Seven years later, having at one point been forced by government regulations to change their approach to pasteurization, they are tapping into growing demand for premium products and fresh produce.
Their move from software to the soil was prompted by an almost complete lack of what many foreigners would see as decent milk in Malaysia. At the time, most of what was available was long-life and UHT, and not much has changed since 2011 when you look at what is stocked on supermarket shelves and in many cafes.
“When we first started, we began with really raw milk,” Bala Nair, who co-founded Kuala Lumpur-based Bright Cow with Briton Paul Foster, told DairyReporter.
“We didn’t want to compete with the big boys who had a lot more marketing dollars than we did, so we segmented ourselves and said let's focus on good-quality raw milk. This was quite interesting from a marketing strategy perspective because we noticed there was demand from people looking for this.”
Now with farms managing more than 200 cows, and additional product lines including yogurt, cheese, paneer and buttermilk, the business claims to market some of the most expensive milk in the supermarket.
Retailing at around RM10 ($2.40), a liter of Bright Cow fresh milk can cost about a quarter more than a liter of Tesco’s own-brand milk in Malaysia. The price-point reflects the way the company manages its animals, which falls just short of hugging them and reading them poetry.
Bright Cow raises Australian Jersey cows, a breed more adaptable to the tropics and known to produce good-quality milk in high volumes. They are kept in climate-controlled barns, where all aspects of their environment are managed electronically.
Believing that “happy cows make for good milk”, the company sells to consumers through retail and direct distribution. It also provides dairy products to SME manufacturers and some 250-300 cafes, restaurants and hotels in and around the capital.
Gelato in local flavors
One of its customers, artisanal gelato manufacturer and retailer Jersey Jack, has been seeing business grow steadily since it opened its doors in 2015. It is known for its fleet of 1930-styled battery-powered ice-cream tricycles that sell gelato in tourist areas and at corporate events.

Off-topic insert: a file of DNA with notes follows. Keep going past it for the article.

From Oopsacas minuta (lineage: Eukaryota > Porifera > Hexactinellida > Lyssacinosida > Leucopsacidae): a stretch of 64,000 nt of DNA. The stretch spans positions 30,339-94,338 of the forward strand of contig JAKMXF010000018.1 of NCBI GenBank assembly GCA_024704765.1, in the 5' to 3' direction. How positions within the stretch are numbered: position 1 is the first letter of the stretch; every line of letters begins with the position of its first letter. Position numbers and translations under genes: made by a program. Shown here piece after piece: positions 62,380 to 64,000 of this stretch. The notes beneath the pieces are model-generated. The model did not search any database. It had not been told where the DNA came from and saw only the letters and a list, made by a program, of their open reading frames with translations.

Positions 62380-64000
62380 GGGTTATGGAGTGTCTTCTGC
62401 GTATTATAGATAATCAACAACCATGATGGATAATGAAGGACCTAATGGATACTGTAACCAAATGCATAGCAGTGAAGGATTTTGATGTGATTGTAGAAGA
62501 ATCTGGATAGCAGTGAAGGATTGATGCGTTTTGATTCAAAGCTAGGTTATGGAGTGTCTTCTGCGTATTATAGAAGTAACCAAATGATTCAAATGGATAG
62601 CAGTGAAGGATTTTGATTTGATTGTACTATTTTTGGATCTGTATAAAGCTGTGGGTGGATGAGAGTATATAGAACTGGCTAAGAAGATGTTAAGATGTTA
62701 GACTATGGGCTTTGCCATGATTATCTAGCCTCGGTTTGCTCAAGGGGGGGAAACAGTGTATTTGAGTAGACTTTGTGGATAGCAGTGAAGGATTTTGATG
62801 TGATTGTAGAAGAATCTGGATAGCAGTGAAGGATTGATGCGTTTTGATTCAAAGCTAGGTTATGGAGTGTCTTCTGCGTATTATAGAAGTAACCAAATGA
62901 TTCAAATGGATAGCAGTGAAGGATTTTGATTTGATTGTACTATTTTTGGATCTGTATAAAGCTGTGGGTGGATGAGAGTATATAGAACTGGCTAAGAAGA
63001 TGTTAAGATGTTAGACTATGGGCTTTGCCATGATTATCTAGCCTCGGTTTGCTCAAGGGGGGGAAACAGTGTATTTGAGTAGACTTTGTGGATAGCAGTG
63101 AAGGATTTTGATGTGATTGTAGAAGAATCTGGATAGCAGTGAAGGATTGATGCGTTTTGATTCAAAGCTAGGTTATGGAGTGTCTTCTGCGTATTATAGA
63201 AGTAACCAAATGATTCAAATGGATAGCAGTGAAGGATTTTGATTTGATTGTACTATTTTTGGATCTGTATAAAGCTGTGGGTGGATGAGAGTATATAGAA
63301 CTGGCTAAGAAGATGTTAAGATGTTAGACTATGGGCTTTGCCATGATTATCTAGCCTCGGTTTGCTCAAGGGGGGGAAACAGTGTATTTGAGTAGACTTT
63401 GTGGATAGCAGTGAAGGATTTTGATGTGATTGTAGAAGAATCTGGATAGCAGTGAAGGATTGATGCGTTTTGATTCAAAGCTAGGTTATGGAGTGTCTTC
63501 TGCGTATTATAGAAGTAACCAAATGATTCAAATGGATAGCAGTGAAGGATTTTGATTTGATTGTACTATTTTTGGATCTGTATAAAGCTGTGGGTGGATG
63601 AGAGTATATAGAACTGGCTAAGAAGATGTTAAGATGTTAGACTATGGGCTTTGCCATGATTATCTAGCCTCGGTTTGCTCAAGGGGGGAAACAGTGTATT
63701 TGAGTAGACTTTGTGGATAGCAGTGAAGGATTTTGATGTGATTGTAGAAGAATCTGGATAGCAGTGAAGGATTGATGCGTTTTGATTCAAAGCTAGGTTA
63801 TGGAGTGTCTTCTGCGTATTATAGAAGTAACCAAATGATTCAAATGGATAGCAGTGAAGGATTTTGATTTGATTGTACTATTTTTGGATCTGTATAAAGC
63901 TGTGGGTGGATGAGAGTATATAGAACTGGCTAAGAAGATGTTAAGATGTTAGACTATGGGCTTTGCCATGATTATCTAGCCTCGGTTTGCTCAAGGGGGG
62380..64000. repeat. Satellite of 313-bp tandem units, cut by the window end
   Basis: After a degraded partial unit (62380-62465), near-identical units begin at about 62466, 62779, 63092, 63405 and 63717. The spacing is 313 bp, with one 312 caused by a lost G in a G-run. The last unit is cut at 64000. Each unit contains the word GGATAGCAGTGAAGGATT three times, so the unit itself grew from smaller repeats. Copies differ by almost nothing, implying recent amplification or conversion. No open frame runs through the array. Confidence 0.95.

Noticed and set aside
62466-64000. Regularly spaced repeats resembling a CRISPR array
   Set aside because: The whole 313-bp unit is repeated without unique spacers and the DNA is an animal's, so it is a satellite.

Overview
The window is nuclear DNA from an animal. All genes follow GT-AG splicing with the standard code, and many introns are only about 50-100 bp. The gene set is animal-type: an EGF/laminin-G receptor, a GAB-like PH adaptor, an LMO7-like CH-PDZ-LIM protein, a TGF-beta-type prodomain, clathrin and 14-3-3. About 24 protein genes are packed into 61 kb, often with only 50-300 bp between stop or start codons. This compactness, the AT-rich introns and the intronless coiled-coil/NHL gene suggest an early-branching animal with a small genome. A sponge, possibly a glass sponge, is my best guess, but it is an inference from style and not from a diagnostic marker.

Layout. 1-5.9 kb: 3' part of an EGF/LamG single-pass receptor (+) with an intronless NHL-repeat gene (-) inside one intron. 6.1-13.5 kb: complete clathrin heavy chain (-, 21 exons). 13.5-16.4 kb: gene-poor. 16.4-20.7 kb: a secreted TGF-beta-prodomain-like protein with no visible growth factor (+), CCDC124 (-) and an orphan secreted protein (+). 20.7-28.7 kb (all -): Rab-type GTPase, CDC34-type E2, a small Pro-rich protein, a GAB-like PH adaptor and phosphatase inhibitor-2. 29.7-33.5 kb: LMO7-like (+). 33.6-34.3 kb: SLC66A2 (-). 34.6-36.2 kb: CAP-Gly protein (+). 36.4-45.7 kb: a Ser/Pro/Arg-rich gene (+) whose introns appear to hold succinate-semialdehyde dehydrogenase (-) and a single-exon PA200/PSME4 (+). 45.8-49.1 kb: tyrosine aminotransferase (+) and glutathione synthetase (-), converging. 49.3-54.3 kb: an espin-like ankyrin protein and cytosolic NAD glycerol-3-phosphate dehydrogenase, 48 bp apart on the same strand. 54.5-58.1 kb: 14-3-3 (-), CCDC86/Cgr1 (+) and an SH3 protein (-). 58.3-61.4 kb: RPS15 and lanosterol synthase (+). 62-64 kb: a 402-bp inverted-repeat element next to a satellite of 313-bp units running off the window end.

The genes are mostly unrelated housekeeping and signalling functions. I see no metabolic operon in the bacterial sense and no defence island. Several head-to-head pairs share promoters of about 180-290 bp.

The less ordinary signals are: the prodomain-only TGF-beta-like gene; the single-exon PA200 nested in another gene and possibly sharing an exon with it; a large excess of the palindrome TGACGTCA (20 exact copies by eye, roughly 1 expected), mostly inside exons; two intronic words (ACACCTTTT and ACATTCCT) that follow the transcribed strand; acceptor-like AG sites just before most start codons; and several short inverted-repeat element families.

“It’s still a niche market, and it’s growing. Some people are crazy about gelato, they come to us from the other side of KL, but it’s certainly not a mass market product,” Tony Gowler, the British founder of Jersey Jack, told DairyReporter.
Like Bright Cow’s founders, Gowler’s background is not in dairy. Having taught himself the art of ice-cream-making, the former engineer has created close to 60 flavors of gelato and sorbet, including a salmon and wasabi variety and seasonal lines such as mooncake gelato.
He has tinkered with local flavors and, surprisingly, reduced the typical sweetness of gelato for the notoriously sweet-toothed Malaysian market. Varieties like chilli-ginger lemongrass, gula melaka (palm sugar treacle), apple-lime assam boi (sour plums) and jackfruit are among the popular flavors that reflect Malaysian tastes.
“We have our regulars, who are certainly middle- and upper-income people. If most people came to our shop and saw we were charging RM10-12 for a gelato, they’d probably have a heart attack,” he joked.
About 70% of Jersey Jack’s business comes from tourists buying gelato from Gowler’s fleet of tricycles and corporate events where they are present, and the remaining 30% from its retail store in the center of Kuala Lumpur.
The company’s main route to growth has been in supplying restaurants and hotels for business meetings, conferences and banquets, where it operates as an outside caterer. Some hotels have leased the tricycles for use at its own events or to sell gelato in their lobbies.
“We are doing well on the corporate side, but retail is very tough at the moment. It would be nice to have a big flagship outlet in Pavilion and KLCC [shopping malls], but I don’t see that happening yet,” Gowler added.
Whereas gelato can be made from most fatty ingredients, it benefits considerably from premium raw materials like Bright Cow’s milk. If this were not available, Gowler would probably have had to turn to supplies of powdered milk or other less-palatable ingredients.
Growth of premium
Though Malaysia is growing less rapidly than many of its Southeast Asian neighbors due to its much more established economy, there is still a similar trend towards premium products and fresh produce to what is being seen in the likes of Indonesia, Thailand and Vietnam, where middle-classes have been growing rapidly.
To cash in on the growing number of Malaysian epicureans, Nair says Bright Cow must find ways to lower its prices, especially in segments where it must compete with cheaper imports.
Its cheeses, for example, do well in a small and competitive market with Bright Cow’s mozzarellas and ricottas, though the co-founder struggles to figure out how imports can be priced so competitively. Even though the Malaysian company controls its supply chain and distributes to a small geographic area, it still finds it difficult to make hay against international brands.
“Malaysia is definitely heading in a premium direction and we are getting a lot of new requests for our products,” said Nair.
“A number of cafes do try them and like them. If the owner is looking for a farm-to-table kind of concept, they tend to work with us, but if he’s price-sensitive and focused on margins, it’s a bit difficult to compete because the cost to produce good-quality milk is relatively expensive here.
“The question for us is how do we reach economies of scale that will allow us to produce our products at a lower price. Malaysia is so price-sensitive that though the trend might be there, our challenge is to get such a scale that we can bring the cost down by maybe 15-20%,” he added.